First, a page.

Mrs. Frisby and the Rats of NIMH

by Robert C. O'Brien

Other authorsZena Bernstein (Illustrator)
Paperback, 1986



Local notes

PB O'br




Aladdin (1986), 240 pages


Having no one to help her with her problems, a widowed mouse visits the rats whose former imprisonment in a laboratory made them wise and long lived.


Original language


Original publication date


Physical description

7.63 inches

User reviews

LibraryThing member shabacus
I'm always hesitant before reviewing a book that is an acknowledged classic, like this one. I never read it as a child, never saw the movie, had only the vaguest notion of what it was about. Did I miss the critical period that so often crops up in children's literature? That is, has the childlike
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part of me that this book addresses already faded beyond its reach?


For the first time adult reader, I found clear and unadorned prose telling a story full of engaging and sympathetic characters. The dilemmas that the characters faced were mostly adult dilemmas, questions of freedom, taking care of one's family, the nature of morality, hate and prejudice. Unlike much juvenile fiction, the hero was not a child. This book elevates the mother to the level of hero, something that is all too often lacking in fiction where the parents are discarded or absent to allow the child protagonist to go adventuring.

My only complaint, and it is a minor one, is that so much more of this world could have been developed, but was not. I wanted more of the rats' world. I wanted to go with them on their journey. I believe that if this book had been written today, it probably would have become a long series, instead of a short, one shot novel and two follow-ups written by the author's daughter.

This is a book that I will not hesitate to give to my own children.
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LibraryThing member norabelle414
Mrs. Frisby is a recently-widowed mouse living on a human's farm with her 4 children. When one of her children gets sick, she must ask the colony of strange rats living nearby for help. She learns that they are superintelligent rats that escaped from someplace called "Nimh" and are trying to make a
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life for themselves.

I know this is an award-winning classic, but I was completely underwhelmed. There were innumerable errors in logic in the book, everything from Mrs. Frisby experiencing several summers and winters (mice live 1-2 years) and having 4 children of different ages (mice have litters) who also remember summer and winter (mice are full grown at 4 weeks) to problems with the overall philosophy of the book.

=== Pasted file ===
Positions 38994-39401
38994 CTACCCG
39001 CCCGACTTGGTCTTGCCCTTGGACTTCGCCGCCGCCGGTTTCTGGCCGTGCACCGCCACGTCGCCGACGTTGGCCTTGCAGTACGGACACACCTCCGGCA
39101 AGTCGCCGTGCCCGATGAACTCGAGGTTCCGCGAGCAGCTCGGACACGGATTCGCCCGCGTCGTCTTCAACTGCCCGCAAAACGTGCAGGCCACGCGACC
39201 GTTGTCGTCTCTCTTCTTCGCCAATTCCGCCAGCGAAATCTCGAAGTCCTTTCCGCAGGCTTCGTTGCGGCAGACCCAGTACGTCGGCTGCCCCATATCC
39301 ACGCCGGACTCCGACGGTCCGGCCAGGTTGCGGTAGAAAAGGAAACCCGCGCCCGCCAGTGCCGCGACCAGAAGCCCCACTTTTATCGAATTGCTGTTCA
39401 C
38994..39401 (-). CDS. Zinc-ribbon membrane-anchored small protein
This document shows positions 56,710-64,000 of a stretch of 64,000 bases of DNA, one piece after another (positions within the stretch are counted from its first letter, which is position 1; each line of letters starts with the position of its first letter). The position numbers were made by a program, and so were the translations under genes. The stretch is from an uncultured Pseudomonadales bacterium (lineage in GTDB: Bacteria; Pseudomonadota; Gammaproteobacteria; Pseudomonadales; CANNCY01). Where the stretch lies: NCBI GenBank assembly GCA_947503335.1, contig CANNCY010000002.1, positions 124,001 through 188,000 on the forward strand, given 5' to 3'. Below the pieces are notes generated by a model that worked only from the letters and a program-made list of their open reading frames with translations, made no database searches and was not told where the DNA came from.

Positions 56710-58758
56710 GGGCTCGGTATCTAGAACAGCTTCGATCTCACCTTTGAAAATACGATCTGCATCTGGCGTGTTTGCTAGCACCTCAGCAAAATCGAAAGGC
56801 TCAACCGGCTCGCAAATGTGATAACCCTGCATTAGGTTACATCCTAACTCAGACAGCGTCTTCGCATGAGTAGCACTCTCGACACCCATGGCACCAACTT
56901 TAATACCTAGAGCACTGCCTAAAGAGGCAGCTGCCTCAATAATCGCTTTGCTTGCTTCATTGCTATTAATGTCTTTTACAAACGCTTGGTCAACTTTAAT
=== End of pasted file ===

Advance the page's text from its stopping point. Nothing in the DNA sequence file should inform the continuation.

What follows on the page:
The rats are striving to live a life without stealing from humans, but that is entirely based on the premise that there's no such thing as rats that don't steal from humans, which just is not true. Nicodemus says "We discovered early on that in order to stop stealing we would, for awhile, have to steal more than ever," referring to taking seeds and equipment from the farmer so that they could take it into the forest to start their new life. Um, why? All kinds of animals live in the forest without stealing from humans. And if the rats really wanted to they could just cultivate the plants they find in the forest, there's no reason to take a bunch of oats and tools with them if they are so worried about stealing.

This anti-laziness (where laziness = stealing) philosophy is pushed hard. In particular, Nicodemus tells two stories to prove his point. The first is about a woman who is the first in her town to get a vacuum cleaner. All the other women are jealous that her floor is so clean so they get vacuum cleaners too. The demand for vacuums leads the vacuum company to build a factory in the town and the pollution expelled by the factory makes the air so dirty that the women can never vacuum their floors as clean as they were before they had vacuums. This story is vague enough that it doesn't matter if it's true or not, but what is the point of it? The second story is from a science book that Nicodemus read, which stated that rodents were once the most civilized animals on earth, but their lives were too easy and they got lazy and stopped progressing. Then monkeys, whose lives were tougher, came out of the trees and drove away the rodents and evolved into humans. This story just doesn't make any sense. Why would rodents lives be any easier than monkeys/humans? The anti-laziness philosophy seems to be much of the point of the book, when simply stating that the rats needed to move away from humans so that they wouldn't get caught by NIMH scientists would have been much more effective, and the plot would have been the same.